Trucks at Work

It’s an increasingly digital world for drivers

An interesting factoid gleaned from this year’s “King of the Road” survey, compiled by Atlas Van Lines, pretty much confirms what most in the trucking business already know: the truck driving job is in many ways increasingly becoming a digital one.

By that I mean the paper-laden processes that used to consume a goodly portion of the driver’s day – filling out logbooks, collecting fuel receipts, organizing freight bills and using dog-eared map books to plan out daily routes – are increasingly going by the wayside.

Heck, it even seems the venerable citizen’s band (CB) radio, long a staple of the trucker’s way of life, is becoming something of a relic.

That’s where the “King of the Road” findings come into play, as Atlas Van Lines found that 66% of its drivers polled in this survey use smart phones, a 6% increase from 2012, with the iPhone outpacing Android phones (58% to 38%) as the model of choice.

Atlas also found that Verizon Wireless remains the preferred network of choice for the second consecutive year.

More broadly, the survey Atlas conducted found that drivers are continuing to use technology to stay more connected while on the road, with across-the-board increases in email and Internet usage as more than three-fourths of the drivers polled check email daily, with 84% accessing the Internet on a daily basis and 56% checking social networking sites like Facebook or Twitter every day.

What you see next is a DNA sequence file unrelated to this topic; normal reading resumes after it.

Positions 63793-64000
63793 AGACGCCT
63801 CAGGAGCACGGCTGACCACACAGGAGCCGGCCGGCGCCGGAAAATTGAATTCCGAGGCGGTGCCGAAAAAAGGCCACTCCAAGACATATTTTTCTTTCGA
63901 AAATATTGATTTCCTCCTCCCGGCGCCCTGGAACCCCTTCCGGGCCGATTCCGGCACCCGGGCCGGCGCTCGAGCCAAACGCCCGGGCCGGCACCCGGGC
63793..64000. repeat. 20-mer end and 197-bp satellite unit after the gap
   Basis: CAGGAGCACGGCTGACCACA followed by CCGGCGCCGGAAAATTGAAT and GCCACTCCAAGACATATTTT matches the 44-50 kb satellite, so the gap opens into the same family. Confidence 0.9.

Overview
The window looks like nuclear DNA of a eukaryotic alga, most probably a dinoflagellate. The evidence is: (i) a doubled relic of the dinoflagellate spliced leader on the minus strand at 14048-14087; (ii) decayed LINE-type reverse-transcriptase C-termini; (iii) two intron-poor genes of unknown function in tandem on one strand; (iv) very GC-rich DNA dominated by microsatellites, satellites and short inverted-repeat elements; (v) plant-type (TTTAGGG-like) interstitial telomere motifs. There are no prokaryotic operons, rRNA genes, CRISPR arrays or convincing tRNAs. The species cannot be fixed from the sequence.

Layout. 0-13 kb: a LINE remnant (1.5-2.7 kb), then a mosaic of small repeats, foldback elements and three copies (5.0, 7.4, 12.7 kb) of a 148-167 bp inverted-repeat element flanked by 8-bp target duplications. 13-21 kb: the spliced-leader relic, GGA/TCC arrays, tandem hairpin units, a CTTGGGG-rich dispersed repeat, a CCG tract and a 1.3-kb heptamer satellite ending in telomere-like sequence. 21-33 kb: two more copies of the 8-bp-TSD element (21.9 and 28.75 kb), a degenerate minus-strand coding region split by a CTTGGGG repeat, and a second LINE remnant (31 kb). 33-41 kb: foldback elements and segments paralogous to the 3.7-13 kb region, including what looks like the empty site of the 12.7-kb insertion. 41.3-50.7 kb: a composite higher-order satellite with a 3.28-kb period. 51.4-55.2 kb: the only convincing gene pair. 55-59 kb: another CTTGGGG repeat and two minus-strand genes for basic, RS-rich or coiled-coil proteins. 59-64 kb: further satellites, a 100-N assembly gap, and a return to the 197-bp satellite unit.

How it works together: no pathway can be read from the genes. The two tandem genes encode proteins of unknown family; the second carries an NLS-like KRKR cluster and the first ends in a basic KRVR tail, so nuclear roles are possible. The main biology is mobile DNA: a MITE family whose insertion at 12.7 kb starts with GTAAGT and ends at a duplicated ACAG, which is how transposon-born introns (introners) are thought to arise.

Look, too, at this story about how a variety of smart phone applications are being developed to help replace the need for a CB radio.

Paul Miller Trucking, based outside of Philadelphia, noted in a press release earlier this month that  while the CB radio (among other communication devices) used to be recognized as “a trucker's most essential tool for carrying out their mission,” it now seems like such older technology may need to step aside.

Truck drivers of yesteryear used to rely on pay phones to keep in touch with dispatch, the carrier noted, but now a plethora of smart phone apps provides crucial details almost immediately. “There are apps containing maps, health tips, entertainment, traffic reports, weather updates, fuel prices, meal deals, and much more,” Paul Miller stated. “One of the best aspects of most smart phones is their up-to-date GPS capability. They can now avoid restricted and closed roads with ease.”

Of course, there are plenty of dangers posed by the use of smart phones while behind the wheel, too, which shows that working in a more “digital” truck cab comes with its own set of risks to be managed.

Still, this increase in smart phone usage is yet another signpost along the road of change that the role of the truck driver is traveling these days.



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